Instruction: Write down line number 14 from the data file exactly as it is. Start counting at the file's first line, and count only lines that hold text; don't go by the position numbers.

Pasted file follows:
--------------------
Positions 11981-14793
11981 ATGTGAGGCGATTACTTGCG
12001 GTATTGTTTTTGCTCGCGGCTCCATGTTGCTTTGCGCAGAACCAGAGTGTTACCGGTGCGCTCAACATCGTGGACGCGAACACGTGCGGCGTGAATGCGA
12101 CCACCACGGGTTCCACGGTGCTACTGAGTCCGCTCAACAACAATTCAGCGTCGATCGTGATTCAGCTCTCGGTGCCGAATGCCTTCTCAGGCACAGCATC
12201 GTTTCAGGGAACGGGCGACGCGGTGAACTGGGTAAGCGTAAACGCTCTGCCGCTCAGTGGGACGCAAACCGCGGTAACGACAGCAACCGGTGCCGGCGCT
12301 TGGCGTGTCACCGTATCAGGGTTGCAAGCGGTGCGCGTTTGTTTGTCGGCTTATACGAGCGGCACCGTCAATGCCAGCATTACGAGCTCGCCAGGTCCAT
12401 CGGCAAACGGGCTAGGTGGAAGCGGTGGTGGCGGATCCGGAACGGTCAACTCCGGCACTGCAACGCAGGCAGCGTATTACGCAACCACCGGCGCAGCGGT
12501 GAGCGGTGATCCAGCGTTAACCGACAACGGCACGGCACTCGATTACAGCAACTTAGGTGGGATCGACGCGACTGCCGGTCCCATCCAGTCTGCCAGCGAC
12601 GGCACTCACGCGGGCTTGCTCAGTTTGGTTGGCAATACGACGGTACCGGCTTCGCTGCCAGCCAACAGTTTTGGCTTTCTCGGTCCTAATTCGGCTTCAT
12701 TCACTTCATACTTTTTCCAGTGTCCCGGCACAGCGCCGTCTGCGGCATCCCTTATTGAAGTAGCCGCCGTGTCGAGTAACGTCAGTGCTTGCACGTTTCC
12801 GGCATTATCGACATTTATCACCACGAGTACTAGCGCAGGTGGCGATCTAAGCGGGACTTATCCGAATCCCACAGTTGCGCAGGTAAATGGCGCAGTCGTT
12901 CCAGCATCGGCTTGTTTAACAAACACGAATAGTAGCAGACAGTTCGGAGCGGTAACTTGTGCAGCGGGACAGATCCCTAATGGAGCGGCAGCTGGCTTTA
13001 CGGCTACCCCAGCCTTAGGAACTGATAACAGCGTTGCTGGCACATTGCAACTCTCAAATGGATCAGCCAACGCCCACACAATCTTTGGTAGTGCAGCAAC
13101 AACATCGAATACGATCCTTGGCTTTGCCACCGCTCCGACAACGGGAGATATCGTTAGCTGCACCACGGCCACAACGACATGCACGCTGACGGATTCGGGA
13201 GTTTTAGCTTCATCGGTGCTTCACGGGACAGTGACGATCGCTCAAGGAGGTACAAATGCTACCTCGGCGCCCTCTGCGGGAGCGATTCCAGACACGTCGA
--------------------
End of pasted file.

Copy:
13101 AACATCGAATACGATCCTTGGCTTTGCCACCGCTCCGACAACGGGAGATATCGTTAGCTGCACCACGGCCACAACGACATGCACGCTGACGGATTCGGGA